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Fifth Chronological Conversation Tape Release, Part III

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Finding Aid

  • Download the Adobe Acrobat PDFcomplete finding aid, which includes a detailed description of the conversations, information on how the tapes were processed according to the Presidential Recordings and Materials Preservation Act of 1974 (PRMPA) (44 USC 2111 note) and its implementing regulations, as well as the 2007 deed of gift, and background information on the Nixon White House Tapes.

Online Audio

All the conversations covered by this release are available online in MP3 and FLAC format:


  • White House staff members H. R. Haldeman, Henry A. Kissinger, Charles W. Colson, Ronald L. Ziegler, John D. Ehrlichman, Alexander M. Haig, Jr., Stephen B. Bull, and Richard T. Kennedy.
  • They also include members of the Cabinet, foreign dignitaries, members of Congress, the President’s friends and family, journalists, celebrities, and members of the White House staff and federal agencies.


While the conversations document the entire scope of issues in which the Nixon White House engaged in early 1973, these conversations particularly concern the peace settlement ending United States involvement in the Vietnam War and the return of American prisoners of war from Southeast Asia. Other major topics include visits from foreign dignitaries for former President Harry S. Truman's memorial services, maintaining US access to oil produced in the Middle East in the face of tighter controls by the Organization for Oil Producing Countries (OPEC), and the Supreme Court's decision on abortion rights in Roe v. Wade.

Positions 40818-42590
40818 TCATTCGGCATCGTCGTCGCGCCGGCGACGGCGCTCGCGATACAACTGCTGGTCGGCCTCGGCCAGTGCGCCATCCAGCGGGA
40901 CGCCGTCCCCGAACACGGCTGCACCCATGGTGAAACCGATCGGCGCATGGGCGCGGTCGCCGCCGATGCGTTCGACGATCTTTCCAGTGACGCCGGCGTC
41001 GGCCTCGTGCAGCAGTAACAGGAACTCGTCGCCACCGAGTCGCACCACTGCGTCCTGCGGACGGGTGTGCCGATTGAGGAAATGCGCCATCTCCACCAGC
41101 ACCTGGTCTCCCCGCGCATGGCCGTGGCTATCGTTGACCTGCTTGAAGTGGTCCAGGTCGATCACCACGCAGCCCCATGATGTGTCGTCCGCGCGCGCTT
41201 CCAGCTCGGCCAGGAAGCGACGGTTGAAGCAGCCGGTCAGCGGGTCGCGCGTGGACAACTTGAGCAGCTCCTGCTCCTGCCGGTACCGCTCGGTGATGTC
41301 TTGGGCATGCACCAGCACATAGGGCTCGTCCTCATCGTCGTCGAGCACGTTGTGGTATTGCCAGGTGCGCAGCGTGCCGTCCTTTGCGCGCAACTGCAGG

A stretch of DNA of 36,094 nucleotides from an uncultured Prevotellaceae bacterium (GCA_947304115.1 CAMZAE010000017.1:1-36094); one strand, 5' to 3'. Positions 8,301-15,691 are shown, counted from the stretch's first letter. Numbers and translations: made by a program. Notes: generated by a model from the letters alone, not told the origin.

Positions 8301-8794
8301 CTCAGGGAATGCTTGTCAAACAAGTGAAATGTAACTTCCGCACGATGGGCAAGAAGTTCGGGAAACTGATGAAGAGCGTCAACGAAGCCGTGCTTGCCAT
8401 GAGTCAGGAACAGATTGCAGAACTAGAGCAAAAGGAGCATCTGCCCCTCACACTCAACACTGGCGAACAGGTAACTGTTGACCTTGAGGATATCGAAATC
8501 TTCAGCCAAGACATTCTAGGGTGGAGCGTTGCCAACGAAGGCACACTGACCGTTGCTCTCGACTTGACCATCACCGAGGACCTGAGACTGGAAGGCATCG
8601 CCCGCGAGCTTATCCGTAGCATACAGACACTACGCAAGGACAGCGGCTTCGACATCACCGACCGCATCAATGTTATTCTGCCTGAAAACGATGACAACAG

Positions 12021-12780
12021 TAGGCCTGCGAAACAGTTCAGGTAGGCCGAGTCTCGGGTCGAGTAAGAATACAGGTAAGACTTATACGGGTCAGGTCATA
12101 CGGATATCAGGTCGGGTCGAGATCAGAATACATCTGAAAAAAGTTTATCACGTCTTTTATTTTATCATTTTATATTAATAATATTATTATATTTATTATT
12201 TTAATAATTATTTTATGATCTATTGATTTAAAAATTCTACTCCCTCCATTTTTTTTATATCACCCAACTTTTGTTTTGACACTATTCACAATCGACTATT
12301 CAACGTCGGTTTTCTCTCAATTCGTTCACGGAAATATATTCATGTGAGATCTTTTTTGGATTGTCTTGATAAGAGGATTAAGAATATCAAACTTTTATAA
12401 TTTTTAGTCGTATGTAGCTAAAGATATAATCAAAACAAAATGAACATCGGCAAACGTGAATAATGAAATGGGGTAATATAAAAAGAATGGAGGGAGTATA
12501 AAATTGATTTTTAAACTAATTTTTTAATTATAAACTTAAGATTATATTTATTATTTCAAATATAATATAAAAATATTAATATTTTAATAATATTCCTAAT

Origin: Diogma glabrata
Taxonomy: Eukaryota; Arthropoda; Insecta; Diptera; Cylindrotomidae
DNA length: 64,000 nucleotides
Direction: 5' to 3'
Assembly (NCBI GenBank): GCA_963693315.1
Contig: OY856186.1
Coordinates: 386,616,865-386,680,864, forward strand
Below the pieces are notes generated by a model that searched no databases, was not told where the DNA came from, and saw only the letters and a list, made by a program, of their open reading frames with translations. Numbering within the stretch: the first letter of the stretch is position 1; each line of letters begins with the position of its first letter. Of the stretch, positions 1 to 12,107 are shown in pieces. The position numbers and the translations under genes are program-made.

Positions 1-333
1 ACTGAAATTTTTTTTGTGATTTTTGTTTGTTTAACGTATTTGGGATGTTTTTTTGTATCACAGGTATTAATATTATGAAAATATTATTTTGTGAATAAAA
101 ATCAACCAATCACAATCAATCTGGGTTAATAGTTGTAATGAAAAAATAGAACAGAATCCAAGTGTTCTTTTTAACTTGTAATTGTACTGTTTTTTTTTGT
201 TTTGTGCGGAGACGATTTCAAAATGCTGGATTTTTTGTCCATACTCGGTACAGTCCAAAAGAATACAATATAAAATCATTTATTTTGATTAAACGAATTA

Tape subject logs, which indicate the specific topics discussed in each conversation, can be searched on this web site by going to Advanced Search and selecting "Tape Subject Logs" in the drop-down box. You may also request a free Finding Aid CD-ROM, which contains a searchable index, by contacting the Richard Nixon Presidential Library. Please contact us at the preceding link if you need any assistance in using the tapes.

  • Vietnam:   In late January 1973, the United States reached an agreement to end American involvement in the war in Vietnam. The New Year began with the Nixon White House considering additional negotiations with North Vietnam following the decision in late December to halt the bombing of Hanoi and Haiphong harbor. Besides speculation about the resumption of negotiations, recorded conversations in early January shed light on the participants' evaluations of the December bombing and reveal growing Congressional support for cutting off funding for the war..

  • The 1973 Inauguration and the Second Term:   The tapes contain many conversations about President Nixon's second inauguration, writing his inaugural address, and the events surrounding the occasion. The issue of reorganizing the executive branch for the second term, a theme present in the November 1972 and December 1972 tapes, appears in several January conversations..

  • The Supreme Court and Roe v. Wade:   On January 22, the Supreme Court handed down its landmark decision in the abortion rights case Roe v. Wade. The next day, President met with Charles Colson in the President’s office in the Executive Office Building.